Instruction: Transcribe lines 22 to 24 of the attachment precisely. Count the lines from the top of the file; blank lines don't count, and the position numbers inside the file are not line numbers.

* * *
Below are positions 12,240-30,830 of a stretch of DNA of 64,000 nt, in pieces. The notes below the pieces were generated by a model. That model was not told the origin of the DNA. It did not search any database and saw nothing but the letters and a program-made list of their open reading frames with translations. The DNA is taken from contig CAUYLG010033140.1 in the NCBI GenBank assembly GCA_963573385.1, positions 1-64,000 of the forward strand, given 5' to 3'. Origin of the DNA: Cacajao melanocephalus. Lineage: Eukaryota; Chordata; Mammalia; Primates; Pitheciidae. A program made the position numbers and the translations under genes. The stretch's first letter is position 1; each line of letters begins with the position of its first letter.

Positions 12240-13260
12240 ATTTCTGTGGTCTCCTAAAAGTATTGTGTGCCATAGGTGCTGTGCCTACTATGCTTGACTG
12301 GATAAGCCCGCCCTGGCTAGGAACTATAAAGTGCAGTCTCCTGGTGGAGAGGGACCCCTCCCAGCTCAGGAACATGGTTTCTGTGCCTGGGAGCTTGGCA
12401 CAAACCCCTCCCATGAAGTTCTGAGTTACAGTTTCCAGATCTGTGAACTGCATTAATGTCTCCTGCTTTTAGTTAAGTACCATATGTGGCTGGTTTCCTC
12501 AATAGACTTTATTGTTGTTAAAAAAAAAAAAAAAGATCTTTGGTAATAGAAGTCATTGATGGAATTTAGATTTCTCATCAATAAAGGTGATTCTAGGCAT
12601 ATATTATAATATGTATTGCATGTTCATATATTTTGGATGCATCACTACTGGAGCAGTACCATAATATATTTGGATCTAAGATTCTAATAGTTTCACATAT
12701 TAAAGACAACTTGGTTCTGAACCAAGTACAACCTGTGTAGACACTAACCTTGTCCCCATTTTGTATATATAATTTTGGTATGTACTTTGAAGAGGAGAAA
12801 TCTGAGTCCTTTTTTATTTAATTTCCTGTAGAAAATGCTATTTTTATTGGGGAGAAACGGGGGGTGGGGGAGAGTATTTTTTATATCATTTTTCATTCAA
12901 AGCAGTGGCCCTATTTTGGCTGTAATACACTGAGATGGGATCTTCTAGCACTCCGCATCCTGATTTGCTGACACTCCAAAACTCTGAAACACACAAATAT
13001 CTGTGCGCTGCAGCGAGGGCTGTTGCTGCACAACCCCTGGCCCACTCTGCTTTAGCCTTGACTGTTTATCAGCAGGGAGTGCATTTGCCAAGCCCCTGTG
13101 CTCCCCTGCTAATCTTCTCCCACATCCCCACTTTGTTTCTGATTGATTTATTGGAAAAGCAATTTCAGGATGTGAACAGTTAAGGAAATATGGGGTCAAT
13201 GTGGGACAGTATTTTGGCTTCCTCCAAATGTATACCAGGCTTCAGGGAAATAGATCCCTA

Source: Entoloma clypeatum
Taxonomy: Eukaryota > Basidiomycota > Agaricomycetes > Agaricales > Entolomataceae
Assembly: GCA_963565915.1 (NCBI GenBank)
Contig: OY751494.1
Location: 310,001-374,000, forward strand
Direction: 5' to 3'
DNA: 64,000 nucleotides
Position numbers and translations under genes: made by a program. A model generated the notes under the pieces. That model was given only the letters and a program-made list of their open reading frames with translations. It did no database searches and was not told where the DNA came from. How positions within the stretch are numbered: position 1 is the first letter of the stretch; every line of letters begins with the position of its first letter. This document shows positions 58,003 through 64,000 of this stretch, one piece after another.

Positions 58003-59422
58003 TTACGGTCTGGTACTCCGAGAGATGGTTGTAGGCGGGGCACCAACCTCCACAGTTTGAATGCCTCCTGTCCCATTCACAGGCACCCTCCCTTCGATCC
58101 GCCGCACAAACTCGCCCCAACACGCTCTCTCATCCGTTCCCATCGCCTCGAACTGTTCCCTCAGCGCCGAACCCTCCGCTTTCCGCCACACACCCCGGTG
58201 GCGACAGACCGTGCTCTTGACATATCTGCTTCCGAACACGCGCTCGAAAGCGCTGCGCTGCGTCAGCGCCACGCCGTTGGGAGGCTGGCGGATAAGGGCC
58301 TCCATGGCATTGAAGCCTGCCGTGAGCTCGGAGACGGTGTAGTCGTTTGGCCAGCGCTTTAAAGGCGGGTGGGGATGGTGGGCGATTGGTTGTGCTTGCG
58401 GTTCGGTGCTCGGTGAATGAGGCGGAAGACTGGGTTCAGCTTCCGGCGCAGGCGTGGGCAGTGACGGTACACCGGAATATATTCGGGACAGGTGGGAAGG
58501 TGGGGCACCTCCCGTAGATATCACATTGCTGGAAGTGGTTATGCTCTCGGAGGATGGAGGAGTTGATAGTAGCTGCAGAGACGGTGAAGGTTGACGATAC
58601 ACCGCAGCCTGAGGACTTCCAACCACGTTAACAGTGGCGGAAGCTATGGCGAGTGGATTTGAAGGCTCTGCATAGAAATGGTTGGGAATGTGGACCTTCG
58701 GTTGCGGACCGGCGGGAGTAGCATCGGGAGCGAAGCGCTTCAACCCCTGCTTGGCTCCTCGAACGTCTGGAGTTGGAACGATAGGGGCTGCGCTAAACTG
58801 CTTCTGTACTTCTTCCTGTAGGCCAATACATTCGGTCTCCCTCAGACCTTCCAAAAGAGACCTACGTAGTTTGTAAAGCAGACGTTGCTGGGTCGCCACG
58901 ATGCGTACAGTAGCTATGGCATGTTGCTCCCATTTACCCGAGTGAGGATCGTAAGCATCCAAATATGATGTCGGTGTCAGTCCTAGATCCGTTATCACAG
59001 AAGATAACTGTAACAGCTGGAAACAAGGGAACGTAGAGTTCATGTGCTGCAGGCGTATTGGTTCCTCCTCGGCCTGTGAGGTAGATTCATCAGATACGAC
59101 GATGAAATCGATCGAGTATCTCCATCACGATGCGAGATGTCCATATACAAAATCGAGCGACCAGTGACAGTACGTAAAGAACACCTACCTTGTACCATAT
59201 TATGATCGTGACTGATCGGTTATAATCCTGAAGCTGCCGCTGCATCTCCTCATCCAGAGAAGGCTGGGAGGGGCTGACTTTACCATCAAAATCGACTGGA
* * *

Positions 58003-59422
58003 TTACGGTCTGGTACTCCGAGAGATGGTTGTAGGCGGGGCACCAACCTCCACAGTTTGAATGCCTCCTGTCCCATTCACAGGCACCCTCCCTTCGATCC
58101 GCCGCACAAACTCGCCCCAACACGCTCTCTCATCCGTTCCCATCGCCTCGAACTGTTCCCTCAGCGCCGAACCCTCCGCTTTCCGCCACACACCCCGGTG